· The crisis of secularization in the eyes of Ian McEwan ·
The story of the crisis of secularization, which often takes the form of solitude or by losing the meaning of life, is now being discovered and told in literature. In certain cases these stories are not just simply told, they cry out. Two French authors, Michel Houellebecq and Emmanuel Carrère, garnered much success in their latest book on two failed instances of returning to the Catholic faith. Then there is English author Ian McEwan whose beautiful novel, The Children Act (2014), literally cries out in anguish.
It is a classic case, a issue of bioethics and law, which is beginning to occur with increasing frequency and which forces one to choose between science and religion. It is a story of a boy – just short of becoming a legal adult — who is dying of leukemia. A transfusion could save his life and allow the continuation of his treatment, but his parents refuse for religious reasons. Called to decide Adam's fate is a successful high court judge, who is so passionate about her work that she forgoes motherhood and neglects her marriage. The boy's story unfolds as her marriage takes a downturn and gaping hole begins to take shape in the quiet life of this wealthy woman. While the judge continues to work in family law, she watches as the number of marriages applying for divorce increases.
Standing beside this failure is Adam's problematic but united and loving family, which found the meaning of life and marriage once again thanks to their conversion as Jehovah's Witnesses. Saving the life of this young boy at all costs means for him and his relatives, calling into doubt their convictions about life.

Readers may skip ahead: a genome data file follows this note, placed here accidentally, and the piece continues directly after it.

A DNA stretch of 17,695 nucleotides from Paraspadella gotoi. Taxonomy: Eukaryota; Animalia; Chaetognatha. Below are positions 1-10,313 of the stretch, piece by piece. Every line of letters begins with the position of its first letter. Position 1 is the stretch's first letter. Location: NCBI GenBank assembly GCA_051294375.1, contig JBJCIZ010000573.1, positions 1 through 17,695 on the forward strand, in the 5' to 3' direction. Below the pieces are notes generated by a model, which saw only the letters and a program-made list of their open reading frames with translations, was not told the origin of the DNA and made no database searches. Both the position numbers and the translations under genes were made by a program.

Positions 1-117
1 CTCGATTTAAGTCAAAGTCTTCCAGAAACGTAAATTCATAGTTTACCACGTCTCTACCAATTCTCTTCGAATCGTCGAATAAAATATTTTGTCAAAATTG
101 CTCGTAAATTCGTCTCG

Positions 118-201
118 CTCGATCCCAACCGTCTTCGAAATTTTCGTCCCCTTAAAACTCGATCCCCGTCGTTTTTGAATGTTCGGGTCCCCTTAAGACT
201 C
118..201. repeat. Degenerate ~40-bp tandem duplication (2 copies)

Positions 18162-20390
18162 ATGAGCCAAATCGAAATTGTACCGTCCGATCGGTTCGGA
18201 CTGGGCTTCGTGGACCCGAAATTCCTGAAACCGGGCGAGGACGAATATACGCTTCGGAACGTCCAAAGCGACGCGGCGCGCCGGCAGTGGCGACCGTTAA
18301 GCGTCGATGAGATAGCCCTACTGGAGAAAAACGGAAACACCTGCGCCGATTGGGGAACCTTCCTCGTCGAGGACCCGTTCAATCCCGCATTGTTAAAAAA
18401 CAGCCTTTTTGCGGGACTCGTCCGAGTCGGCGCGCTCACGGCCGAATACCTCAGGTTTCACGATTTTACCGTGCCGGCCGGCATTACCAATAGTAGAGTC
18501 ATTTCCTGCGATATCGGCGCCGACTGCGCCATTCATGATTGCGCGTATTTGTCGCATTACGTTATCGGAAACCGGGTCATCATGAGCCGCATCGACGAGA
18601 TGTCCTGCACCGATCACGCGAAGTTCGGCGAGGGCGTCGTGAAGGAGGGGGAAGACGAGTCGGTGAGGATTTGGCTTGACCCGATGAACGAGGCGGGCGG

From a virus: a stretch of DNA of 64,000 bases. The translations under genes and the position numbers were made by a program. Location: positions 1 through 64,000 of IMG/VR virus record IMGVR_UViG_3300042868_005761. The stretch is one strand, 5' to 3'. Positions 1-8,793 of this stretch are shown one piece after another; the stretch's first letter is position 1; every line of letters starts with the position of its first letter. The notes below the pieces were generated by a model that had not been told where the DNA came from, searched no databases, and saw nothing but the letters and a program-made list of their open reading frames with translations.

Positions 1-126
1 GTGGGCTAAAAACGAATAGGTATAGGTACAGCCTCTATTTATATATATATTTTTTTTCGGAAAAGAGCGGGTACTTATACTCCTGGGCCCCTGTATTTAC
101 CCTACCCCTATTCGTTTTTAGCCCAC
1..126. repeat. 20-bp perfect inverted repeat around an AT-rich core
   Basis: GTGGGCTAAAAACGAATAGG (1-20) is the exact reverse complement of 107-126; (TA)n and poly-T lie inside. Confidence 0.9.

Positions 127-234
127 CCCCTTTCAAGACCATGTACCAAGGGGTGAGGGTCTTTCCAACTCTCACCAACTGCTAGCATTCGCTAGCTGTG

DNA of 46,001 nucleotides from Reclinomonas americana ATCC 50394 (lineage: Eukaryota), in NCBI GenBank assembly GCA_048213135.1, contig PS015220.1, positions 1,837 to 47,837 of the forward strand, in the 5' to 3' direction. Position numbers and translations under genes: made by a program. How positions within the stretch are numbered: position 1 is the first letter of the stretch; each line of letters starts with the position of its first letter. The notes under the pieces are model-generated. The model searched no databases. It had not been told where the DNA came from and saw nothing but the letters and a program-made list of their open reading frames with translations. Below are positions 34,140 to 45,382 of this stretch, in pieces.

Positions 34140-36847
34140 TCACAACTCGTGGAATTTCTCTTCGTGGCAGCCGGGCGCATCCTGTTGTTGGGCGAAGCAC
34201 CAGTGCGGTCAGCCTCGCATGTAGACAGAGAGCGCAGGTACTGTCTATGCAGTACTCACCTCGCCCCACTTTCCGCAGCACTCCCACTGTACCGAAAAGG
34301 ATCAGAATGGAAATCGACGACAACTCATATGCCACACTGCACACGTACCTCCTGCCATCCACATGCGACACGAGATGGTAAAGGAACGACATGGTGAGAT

It is not about superstition or the circumvention on behalf of the elderly Jehovah's Witnesses, but about the faithfulness of those who have answered a deep desire. The judge understands this perfectly and thus it is clear to her that scientific reasoning is not enough to find solution that imposes them to undermine this belief. For this reason, she decides to go to the hospital to meet the boy. There she discovers, through music and poetry, a deep connection to the boy, who is a poet and aspiring musician. It is music and the verses they sing together which reveal to the boy his desire to live and thus reveal the reason for her to force him to have the transfusion.
After his health returns, Adam begins to feel restless and seeks answers from the judge who, on saving him feels entirely responsible for his life. Even though she is fascinated by the young boy she runs away from this responsibility, as the situation forces her to face the fact that she denied motherhood. She feels as if she cannot answer such a demanding and profound question.
It is a novel full of moral depth. On the one hand, the author highlights the weight of those who make important decisions regarding the lives of others, i.e. decisions in the field of bioethics. On the other hand, McEwan reveals the dramatic situation of a society which only knows how to destroy faith, one which, however, does not have the answers to the real questions that human existence poses.
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